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Five Skills Students Need in the Real World That They Won’t Learn in School

With graduation approaching, these simple how-to's just might make the adjustment away from home a little easier.

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While high school prepares students for college by teaching them timed writing, calculus and scientific theories, there are many basic life skills that students may still be clueless about that are just as critical to know. Here’s a quick cheat sheet for five common abilities that may come in handy to new graduates as they enter college.

Money matters

There are some simple ways to begin practicing good spending habits. It is helpful to set aside money for specific things each month, or even each week. Also, setting up a checking account is an excellent idea as it offers a safe place for money to be stored until it is time to spend it.

Budget a certain amount for Starbucks and other luxuries so you do not overspend on “wants” and can save money for future “needs.” Put away some money from every paycheck or allowance as savings.

Many banks offer discounted or even free checking accounts for high school and college students. Find a bank with convenient branches and ATM locations to make life easier. Stop by to set up an account. Identification will be required so be prepared with a driver’s license and social security number.

Accessing money with a debit card linked to the checking account provides a spending trail that can show how money is being used and help manage monthly expenses.

While at the bank, ask to open a savings account as well. Savings accounts pay interest on money that isn’t being used so when it is needed, there is more than originally deposited. Small sums of money will amass over time, and one day, when in need of a house or new car, that money will come in handy.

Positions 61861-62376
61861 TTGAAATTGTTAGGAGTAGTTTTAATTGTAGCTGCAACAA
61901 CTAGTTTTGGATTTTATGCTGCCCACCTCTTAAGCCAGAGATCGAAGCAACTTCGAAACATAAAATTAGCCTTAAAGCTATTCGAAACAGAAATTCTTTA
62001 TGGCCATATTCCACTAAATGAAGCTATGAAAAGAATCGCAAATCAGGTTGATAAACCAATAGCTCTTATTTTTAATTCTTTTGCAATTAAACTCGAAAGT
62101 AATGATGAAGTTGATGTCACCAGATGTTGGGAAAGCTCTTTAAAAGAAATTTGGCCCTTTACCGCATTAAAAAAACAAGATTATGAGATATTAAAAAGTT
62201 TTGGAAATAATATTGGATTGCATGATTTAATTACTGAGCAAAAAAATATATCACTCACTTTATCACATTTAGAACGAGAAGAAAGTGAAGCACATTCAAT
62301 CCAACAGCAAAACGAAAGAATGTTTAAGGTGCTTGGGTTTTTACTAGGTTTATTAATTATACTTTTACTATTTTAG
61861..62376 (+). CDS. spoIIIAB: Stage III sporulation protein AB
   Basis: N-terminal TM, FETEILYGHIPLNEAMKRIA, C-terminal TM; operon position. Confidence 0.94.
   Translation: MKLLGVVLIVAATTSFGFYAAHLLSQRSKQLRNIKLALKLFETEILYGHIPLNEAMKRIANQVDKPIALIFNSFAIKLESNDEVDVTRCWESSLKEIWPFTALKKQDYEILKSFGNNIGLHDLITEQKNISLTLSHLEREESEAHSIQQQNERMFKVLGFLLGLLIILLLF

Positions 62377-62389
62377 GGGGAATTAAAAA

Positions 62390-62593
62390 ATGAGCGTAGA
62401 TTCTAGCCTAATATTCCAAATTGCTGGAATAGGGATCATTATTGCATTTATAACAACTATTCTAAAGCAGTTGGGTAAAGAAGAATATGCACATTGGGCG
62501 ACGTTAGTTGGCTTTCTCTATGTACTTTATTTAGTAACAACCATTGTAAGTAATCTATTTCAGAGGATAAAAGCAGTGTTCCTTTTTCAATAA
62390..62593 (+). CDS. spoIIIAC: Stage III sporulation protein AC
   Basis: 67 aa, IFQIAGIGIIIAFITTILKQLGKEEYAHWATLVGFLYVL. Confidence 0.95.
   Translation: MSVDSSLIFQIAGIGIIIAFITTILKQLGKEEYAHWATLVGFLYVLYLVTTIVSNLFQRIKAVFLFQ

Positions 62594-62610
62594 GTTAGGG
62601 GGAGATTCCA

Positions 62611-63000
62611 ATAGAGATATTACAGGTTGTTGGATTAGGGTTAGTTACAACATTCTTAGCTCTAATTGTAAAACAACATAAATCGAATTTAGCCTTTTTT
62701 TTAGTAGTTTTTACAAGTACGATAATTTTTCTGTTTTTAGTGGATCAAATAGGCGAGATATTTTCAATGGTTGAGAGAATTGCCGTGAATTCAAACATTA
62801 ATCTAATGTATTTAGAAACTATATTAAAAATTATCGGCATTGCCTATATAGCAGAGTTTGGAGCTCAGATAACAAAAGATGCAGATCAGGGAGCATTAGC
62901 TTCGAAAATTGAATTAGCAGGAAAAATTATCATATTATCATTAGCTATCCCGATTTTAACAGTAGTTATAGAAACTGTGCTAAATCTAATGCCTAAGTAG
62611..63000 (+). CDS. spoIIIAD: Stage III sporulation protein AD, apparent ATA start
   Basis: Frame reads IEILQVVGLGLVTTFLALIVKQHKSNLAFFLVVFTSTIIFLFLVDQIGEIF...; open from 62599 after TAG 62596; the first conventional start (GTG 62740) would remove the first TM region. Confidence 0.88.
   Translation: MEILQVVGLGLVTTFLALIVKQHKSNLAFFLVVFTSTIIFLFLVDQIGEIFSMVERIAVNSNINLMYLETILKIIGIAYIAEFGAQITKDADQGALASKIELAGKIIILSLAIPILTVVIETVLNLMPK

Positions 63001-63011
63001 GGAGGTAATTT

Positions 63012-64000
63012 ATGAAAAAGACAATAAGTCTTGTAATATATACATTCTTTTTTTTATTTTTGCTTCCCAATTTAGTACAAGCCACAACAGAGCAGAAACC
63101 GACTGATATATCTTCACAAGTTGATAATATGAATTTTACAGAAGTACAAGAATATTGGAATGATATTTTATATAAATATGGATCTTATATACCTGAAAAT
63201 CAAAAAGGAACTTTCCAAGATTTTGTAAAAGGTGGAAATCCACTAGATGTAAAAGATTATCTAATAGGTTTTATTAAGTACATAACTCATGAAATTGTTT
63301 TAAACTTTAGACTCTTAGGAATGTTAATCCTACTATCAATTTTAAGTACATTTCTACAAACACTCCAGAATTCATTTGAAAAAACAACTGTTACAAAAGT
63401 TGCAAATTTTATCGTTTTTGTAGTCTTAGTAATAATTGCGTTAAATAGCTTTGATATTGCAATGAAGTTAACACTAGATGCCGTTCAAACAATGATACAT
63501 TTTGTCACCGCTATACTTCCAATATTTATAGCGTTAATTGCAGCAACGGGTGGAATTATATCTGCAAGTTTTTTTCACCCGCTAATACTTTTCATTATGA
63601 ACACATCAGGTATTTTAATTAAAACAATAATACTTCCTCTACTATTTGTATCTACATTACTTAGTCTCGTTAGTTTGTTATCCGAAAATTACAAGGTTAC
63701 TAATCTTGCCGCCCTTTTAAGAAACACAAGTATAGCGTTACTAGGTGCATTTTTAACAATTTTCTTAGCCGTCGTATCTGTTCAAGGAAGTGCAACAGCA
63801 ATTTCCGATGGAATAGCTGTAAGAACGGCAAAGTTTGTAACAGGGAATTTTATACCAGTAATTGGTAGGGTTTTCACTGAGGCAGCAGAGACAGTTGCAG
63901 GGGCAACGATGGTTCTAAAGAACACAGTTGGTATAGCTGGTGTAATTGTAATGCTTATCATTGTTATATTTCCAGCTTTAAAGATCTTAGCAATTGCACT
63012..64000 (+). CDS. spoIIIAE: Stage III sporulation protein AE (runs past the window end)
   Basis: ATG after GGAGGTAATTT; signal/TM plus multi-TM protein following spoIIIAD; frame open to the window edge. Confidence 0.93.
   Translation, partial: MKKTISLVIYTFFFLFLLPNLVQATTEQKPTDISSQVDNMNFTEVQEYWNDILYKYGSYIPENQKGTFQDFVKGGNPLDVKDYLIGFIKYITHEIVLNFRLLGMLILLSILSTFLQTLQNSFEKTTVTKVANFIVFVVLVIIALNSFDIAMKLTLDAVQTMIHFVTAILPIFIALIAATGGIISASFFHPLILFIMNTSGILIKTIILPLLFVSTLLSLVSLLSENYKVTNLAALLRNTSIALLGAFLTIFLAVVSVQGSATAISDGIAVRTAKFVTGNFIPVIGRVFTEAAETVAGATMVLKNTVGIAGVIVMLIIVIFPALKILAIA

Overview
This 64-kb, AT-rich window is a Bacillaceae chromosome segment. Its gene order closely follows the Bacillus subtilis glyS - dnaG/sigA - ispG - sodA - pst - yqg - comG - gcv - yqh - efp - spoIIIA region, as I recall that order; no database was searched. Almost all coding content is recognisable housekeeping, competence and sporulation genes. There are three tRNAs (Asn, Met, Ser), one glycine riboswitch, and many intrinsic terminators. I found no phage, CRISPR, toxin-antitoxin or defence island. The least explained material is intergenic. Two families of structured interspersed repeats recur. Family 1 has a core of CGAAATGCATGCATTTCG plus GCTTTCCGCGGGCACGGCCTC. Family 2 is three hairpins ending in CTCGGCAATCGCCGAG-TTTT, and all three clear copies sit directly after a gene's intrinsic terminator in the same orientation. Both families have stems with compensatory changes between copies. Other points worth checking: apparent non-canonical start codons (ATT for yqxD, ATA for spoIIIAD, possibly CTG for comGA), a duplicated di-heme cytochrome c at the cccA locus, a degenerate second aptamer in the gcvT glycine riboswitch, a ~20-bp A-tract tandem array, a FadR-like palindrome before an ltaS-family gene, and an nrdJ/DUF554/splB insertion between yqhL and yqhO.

Keep accounts protected and never give out ATM PIN numbers to anyone, no matter how trustworthy people seem. With that number, others can access and empty accounts and threaten personal information.

Poor planning in this area can lead to overspending and lack of saving, both of which can be hard habits to break as an adult.

No more wrinkles

Though it may not have mattered as much in high school whether clothes were wrinkled or smooth, there will be times in college when a more professional look is needed. Crisp, unwrinkled clothes give off a positive vibe to others and project confidence. This can be accomplished is several ways.

Senior Jaclyn Beck enjoyed ironing. She said, “I love to iron because I would never be caught dead wearing wrinkly clothes.” Check the fabric type on the clothing label and set the iron to match. Using the steam feature can also improve results. This requires adding water to the iron. Once preheated, move the iron in smooth, quick motions to avoid scorching the material.

Throwing a wrinkled item in the dryer for a few minutes can also help reduce wrinkles. It won’t leave nice clean creases, but it will at least remove that rumpled look. Adding a damp cloth to the dryer at the same time can improve the results.

Steamers are also a good option for pieces of clothing that are delicate and cannot take the heat of an iron. Most new steamers heat quickly and only require adding water.

Wrinkle sprays are better than nothing and may come in handy when traveling. Results vary based on the fabric with thin fabrics offering better results.

If time and money allow, send items to the dry cleaner for a neat, pressed look. Most cleaners offer same-day service if the item arrives by 9 a.m.

Flight planning made simple

This may seem easy, but there is more to booking a flight than it may seem. First, simply Google the needed flight. For example, search “Dallas to Miami flights.” Travel sites such as Kayak, Orbitz, Expedia and Cheap Flights will come up as well as actual airline sites such as American or Southwest. Travel sites will compare prices for many major carriers while airline sites only provide the cost of that one carrier. Choose a site to check, then put in the actual travel dates for exact flight times and costs.